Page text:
The first evidence of an ambitious plan to revive the struggling Fiesta District will appear in less than two weeks, when Mesa will install dozens of bold and colorful signs at intersections.
The signs will remind those passing through they're in the Fiesta District, which Mesa wants to rebrand as it works to bring in new employers and shops. The signs will replace the green street signs that display street names at 16 intersections. In all, 51 signs will be in place by early November.
Mesa also hired a consultant to develop a $10 million streetscape improvement that would create a theme to an area that features a hodgepodge of 1970s-era shopping centers.
City leaders acknowledge some residents could be skeptical after six years of studies and consultants that haven't produced any noticeable change. Mayor Scott Smith said that places like San Diego's Gaslamp District also started with a small change that took time to reach critical mass.
"We don't have any illusions that just by putting up a few signs that the world is going to change," Smith said. "I hope that it begins a change."
The city has hired California-based Kreuzer Consulting Group to develop three potential streetscape plans for the district, which roughly runs along Southern Avenue from the Tempe city limits to Extension. The work includes developing a path to encourage people to walk through the district, along with improved landscaping and adding shade. The project likely would narrow Southern Avenue from six to four lanes - an idea that has generated some controversy.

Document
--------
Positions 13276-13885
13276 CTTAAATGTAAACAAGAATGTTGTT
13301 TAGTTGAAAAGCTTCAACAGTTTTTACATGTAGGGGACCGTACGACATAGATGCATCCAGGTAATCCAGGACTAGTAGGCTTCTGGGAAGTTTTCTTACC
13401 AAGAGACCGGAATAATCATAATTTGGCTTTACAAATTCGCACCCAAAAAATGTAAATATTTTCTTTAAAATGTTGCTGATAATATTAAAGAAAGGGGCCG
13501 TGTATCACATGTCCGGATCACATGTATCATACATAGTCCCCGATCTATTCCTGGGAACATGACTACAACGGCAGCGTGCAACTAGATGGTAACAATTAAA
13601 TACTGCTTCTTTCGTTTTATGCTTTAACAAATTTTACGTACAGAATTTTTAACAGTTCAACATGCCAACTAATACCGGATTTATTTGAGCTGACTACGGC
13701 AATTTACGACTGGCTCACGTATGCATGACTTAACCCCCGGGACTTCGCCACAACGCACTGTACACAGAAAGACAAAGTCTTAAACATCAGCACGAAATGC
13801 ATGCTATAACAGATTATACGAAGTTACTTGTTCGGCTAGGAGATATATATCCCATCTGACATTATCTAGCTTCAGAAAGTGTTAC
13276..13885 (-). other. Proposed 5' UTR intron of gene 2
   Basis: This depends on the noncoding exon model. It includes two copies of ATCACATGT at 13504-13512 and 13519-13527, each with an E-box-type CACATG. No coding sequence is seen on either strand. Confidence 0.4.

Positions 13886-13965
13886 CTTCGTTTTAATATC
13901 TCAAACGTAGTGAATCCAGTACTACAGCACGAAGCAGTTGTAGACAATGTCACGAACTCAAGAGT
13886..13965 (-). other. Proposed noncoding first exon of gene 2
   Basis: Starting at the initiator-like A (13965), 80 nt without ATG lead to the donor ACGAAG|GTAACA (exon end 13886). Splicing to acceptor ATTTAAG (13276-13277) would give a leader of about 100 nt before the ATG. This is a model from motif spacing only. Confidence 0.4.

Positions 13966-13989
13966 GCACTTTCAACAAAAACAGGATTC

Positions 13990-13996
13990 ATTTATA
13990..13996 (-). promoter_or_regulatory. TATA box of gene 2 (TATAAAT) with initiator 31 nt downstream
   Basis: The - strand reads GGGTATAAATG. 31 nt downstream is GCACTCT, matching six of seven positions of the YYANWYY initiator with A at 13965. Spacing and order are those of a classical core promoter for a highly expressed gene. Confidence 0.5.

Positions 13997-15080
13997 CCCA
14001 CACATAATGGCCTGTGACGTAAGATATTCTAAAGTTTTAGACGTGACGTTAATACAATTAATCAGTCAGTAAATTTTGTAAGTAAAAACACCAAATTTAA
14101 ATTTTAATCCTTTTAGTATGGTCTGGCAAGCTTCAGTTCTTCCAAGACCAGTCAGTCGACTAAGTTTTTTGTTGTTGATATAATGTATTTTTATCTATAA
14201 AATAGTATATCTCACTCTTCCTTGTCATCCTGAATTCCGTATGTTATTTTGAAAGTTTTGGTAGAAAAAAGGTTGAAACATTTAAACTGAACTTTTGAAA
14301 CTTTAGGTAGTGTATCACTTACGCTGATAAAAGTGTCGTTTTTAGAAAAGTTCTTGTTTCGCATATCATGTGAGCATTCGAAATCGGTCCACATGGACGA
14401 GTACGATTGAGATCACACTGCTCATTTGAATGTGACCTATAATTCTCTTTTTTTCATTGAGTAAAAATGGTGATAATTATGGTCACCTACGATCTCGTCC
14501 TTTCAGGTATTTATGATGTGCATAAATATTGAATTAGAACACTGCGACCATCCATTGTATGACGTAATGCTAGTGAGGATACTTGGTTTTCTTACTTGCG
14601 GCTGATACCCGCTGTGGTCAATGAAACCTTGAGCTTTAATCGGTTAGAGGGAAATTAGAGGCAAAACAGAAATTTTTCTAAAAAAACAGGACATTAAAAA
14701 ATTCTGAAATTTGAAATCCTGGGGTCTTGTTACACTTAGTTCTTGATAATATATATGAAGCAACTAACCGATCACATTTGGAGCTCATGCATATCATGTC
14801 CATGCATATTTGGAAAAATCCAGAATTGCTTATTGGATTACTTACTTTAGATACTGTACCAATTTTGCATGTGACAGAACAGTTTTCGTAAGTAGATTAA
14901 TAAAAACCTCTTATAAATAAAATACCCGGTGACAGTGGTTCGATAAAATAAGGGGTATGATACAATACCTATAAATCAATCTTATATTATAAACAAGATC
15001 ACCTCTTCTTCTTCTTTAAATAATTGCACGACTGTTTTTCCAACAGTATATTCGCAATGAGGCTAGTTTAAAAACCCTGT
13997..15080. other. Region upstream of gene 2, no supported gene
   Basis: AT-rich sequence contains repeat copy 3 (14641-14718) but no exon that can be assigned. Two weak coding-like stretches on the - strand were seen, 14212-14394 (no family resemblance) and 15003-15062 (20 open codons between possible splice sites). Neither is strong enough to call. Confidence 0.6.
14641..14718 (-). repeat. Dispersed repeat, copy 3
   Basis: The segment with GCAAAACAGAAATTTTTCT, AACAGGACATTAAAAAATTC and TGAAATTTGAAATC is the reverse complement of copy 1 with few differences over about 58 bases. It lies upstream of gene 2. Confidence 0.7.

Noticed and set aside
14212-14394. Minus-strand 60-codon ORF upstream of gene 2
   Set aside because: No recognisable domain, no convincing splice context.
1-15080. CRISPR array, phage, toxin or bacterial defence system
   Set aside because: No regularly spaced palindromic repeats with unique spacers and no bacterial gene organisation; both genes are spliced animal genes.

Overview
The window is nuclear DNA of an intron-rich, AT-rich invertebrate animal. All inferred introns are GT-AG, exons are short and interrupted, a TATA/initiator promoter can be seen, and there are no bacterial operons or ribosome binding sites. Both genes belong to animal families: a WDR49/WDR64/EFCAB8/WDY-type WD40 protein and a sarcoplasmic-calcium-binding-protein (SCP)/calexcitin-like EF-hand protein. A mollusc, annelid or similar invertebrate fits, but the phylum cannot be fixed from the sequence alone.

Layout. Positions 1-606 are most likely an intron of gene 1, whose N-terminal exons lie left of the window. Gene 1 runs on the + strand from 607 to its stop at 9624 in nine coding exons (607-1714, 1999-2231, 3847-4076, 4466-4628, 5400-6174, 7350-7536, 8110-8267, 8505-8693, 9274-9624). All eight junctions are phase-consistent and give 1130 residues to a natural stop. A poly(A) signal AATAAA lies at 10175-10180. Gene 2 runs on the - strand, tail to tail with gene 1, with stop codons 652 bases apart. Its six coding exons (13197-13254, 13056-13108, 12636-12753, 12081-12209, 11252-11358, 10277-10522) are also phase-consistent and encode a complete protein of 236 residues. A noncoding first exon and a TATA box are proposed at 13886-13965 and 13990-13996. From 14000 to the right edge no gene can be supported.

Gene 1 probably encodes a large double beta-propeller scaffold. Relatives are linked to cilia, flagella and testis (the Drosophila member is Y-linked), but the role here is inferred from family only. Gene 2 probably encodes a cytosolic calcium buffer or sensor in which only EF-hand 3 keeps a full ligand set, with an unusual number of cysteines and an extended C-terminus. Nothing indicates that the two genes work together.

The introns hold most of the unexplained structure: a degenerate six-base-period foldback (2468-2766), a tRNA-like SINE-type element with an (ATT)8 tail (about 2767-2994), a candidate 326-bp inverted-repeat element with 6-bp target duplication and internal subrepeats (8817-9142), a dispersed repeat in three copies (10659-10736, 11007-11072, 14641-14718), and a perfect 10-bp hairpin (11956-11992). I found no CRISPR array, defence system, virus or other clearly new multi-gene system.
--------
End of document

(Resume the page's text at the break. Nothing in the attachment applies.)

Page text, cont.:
Every consultant Mesa has spoken with recommended narrowing the road to increase the space devoted to landscaping, Mesa Councilman Dennis Kavanaugh said. The narrower road wouldn't choke traffic because the intersections would remain wide, he said. The city narrowed Main Street downtown in 1998 despite similar warnings, Kavanaugh said.
"Everybody said life as you know it will come to an end because you are narrowing Main Street," Kavanaugh said. "Traffic is moving just fine."
Kreuzer will offer three designs to Mesa in June or July of 2010, along with detailed traffic studies. Mesa has $10 million in unspent road bonds for the project.
Mesa has already developed Fiesta District guidelines for building design, signs and landscaping, but area shoppers have seen little of that because the recession stalled nearly all work in the area. But Kavanaugh said people can get a flavor of the district's future by looking at the addition to Banner Desert Medical Center. Also, Fiesta Mall's new buildings for Dicks' sporting goods, Best Buy and restaurants along Alma School Road show how new projects will be more colorful and have more landscaping to break up otherwise bleak parking lots.
"Changes have occurred that people haven't realized were part of the whole process," Kavanaugh said.